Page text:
Published on January 5th, 2016 | by Craig Silliphant


Star Wars: The Force Awakens

The hype becomes reality as Star Wars: The Force Awakens hits theatres. Did JJ Abrams do a good job or is it another Phantom Menace?

“What’s in there?” asks Luke Skywalker of the cave on Dagobah during his Jedi training.

“Only what you take with you,” replies Yoda.

On the radio today, I said that The Force Awakens is one of the hardest movie reviews I’ve ever had to execute, because I want to make sure I’m properly judging it as a movie like any other. I need to weigh my critical duties against my intense fandom for Star Wars, leaving the hype aside, and not crossing over to the dark side of fanboy nitpicking, looking too hard for things to not like. But after a childhood spent living Star Wars and the disappointment of especially The Phantom Menace, it would be easy to take things into the cave with me that would taint my pure intentions. But hey, we’re here for a movie review, so let’s give it a shot.

Let’s get the broad question out of the way: I’m happy to report that Star Wars: The Force Awakens is great. How much more simply can I put it? It’s a wonderful mix of the classic feeling of Star Wars with a bit of a modern update.

As I launch into the plot synopsis, I’ll also mention that this review will be spoiler-free, which is hard to do, considering even the details of the iconic opening crawl. If I mention any details, it will only be stuff that’s readily obvious through the trailers. But let’s just say that it all kicks off with a MacGuffin — a map that’s being held by the cute little soccer ball-looking droid, BB-8. Both the Rebel forces and the new Empire, now called The First Order (read: The Third Reich), want to obtain this map. BB-8 falls into the hands of Rey, an orphan scavenger, and her new friend Finn, a Stormtrooper gone AWOL. Suffuce to say, they want to get BB-8 to the Rebels, which leads to a bigger story. Nuff’ said.

As we also know, the main characters are back and mixing with these new characters, which works surprisingly well. Chief among the new characters is a pretty creepy bad guy, Kylo Ren, who wants to become the new Darth Vader. Ren’s character is a pretty smart writing move if you ask me. How do you get a bad guy as good as Vader without just seeming like you’re copying Vader? By making Ren want to be Vader. Like a teenager emulating his rock star idol. You get a bit of good characterization while still paying homage to a much-loved baddie that would be cheap to bring back. I disagree with anyone saying that Ren has too much nuance for a broad, mythological Star Wars character. He comes off like a cross between Vader and Anakin; powerful, but quick to tantrum. This gives him room to grow as well.

The movie is lively and funny, especially Finn and Han Solo, together and separately, but it never devolves into silliness. There are some winks and nods to the old material, some moments that work better than others. And there are some great twists and big moments along the way. I don’t want to say too much, but there are also some moments of heart-breaking depth in the film that are handled surprisingly well.

The Force Awakens is very well-paced, which even helps gloss over some fridge logic that may become more obvious with repeat viewings. (And I mean, hey, Empire is the best in the franchise, and one of my favourite movies of all time, but it still rings goofy to me that Luke could have become a Jedi in a day or so while Han & co. were on Bespin. So I’ll still give The Force Awakens some latitude here. Again, repeat viewings will answer further questions, but I don’t know if there’s anything in the movie that outright doesn’t make sense).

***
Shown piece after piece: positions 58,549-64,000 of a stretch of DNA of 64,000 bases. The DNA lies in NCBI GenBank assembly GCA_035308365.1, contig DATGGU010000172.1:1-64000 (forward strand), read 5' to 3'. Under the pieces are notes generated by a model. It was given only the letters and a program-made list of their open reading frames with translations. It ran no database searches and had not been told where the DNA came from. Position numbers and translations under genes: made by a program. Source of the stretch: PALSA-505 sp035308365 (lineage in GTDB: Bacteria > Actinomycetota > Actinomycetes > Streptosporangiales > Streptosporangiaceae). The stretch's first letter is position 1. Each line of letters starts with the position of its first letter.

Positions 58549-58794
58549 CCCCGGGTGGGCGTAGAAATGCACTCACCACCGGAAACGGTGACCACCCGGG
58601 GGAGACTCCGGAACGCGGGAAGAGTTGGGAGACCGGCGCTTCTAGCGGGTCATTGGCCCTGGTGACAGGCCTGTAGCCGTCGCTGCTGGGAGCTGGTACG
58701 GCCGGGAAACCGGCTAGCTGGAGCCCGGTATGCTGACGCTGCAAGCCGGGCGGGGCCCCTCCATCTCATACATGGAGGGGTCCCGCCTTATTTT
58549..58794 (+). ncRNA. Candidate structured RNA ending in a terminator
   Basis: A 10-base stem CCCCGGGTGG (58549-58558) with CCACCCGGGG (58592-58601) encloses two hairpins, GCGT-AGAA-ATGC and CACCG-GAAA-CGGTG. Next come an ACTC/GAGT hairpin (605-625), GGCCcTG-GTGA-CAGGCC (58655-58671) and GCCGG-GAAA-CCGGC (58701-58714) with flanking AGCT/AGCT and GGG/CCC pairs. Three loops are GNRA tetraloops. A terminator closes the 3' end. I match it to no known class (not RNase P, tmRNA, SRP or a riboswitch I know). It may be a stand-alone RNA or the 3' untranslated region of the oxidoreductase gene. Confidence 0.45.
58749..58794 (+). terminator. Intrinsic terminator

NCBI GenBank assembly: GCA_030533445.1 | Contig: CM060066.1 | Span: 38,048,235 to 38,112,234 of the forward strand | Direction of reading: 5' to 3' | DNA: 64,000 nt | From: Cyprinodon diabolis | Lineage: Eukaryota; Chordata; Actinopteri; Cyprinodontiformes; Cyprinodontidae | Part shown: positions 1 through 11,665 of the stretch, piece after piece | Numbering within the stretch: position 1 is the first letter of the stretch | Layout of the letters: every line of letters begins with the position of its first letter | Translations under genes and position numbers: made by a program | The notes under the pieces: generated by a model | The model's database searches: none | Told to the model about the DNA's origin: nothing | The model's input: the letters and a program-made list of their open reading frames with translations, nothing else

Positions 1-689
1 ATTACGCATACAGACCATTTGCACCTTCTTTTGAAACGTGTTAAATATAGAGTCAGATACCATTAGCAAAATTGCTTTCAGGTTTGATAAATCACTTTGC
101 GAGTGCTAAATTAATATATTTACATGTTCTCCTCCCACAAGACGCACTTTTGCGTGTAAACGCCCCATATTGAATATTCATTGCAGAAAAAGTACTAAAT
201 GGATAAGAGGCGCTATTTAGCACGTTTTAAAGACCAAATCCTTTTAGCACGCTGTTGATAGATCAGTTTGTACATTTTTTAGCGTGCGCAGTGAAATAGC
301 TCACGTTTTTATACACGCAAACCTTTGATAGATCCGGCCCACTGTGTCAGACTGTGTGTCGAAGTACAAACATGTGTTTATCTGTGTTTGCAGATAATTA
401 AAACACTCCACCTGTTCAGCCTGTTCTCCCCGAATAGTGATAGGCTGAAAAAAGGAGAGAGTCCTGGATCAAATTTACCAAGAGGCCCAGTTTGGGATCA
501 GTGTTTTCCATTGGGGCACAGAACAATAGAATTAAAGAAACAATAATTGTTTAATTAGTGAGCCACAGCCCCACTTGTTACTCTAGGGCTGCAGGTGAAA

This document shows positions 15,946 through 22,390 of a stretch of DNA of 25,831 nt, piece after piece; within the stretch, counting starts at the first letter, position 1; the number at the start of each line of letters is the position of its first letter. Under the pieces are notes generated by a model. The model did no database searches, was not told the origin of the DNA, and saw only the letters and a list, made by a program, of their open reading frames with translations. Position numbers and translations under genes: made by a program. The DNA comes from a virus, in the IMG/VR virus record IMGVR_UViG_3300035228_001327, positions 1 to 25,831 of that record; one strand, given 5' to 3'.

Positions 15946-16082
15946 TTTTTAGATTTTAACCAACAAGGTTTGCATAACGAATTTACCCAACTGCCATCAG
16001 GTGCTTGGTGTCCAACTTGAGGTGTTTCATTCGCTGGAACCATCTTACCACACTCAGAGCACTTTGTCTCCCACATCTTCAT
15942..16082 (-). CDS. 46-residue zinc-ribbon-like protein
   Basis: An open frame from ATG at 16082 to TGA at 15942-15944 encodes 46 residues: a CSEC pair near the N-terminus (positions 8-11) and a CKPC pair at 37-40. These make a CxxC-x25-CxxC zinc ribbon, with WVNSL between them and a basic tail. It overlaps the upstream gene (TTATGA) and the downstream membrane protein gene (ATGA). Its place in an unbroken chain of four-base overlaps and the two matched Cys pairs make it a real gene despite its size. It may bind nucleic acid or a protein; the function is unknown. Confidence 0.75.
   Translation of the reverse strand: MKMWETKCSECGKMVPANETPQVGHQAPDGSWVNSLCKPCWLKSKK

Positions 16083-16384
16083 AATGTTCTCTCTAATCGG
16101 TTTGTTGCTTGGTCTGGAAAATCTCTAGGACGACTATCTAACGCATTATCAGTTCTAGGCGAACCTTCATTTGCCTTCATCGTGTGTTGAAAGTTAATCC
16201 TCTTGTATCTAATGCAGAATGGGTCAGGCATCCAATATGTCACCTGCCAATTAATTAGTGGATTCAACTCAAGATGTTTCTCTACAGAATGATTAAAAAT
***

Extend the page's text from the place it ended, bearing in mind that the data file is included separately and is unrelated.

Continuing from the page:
Some of the only negative comments by reviewers seem to focus on the fact that the film steals too much from the original trilogy, which is totally fair. However, again, I think there’s latitude here. There’s a lot on J.J. Abrams’ shoulders. If he goes too far out there, he could have another Jar Jar Binks on his hands, evoking the ire of the internet and fanboys everyone. If Abrams plays it too safe, then it’s lame milquetoast. I think that for the most part, he has brought balance to the Force. We can also look forward to where the next few movies take the story — perhaps Rian Johnson can take more risks with Episode VIII now that we’ve been eased into the carbonite.

I need to see it again (and again and again and again, no doubt) and I need to process it more, so this writing is very preliminary versus where I may ultimately end up on the movie. But again, I’m happy to report that the Force is strong with this one — they’ve reinvigorated the franchise. I would say that it’s the third best film in the series — behind Empire and A New Hope. But it’s ahead of all others, including Sith and Jedi. Time will tell whether The Force Awakens becomes a classic or is destined to be simply an okay entry in the long history of the series.

Oddly enough, with upcoming spinoffs films like the Rogue One movie, this may be the last time in awhile that we anticipate a new Star Wars movie with such verve. If they intend to pump them out like Bond films or Marvel movies, then my own son may grow up in a world where a new Star Wars movie doesn’t shake the very foundations of pop culture. Weird.

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is a D-level celebrity with delusions of grandeur. A writer, critic, creative director, editor, broadcaster, and occasional filmmaker, his thoughts have appeared on radio, television, in print, and on the web. He is a juror on the Polaris Music Prize and the Juno Awards. He loves Saskatoon. He has horrible night terrors and apocalyptic dreams.

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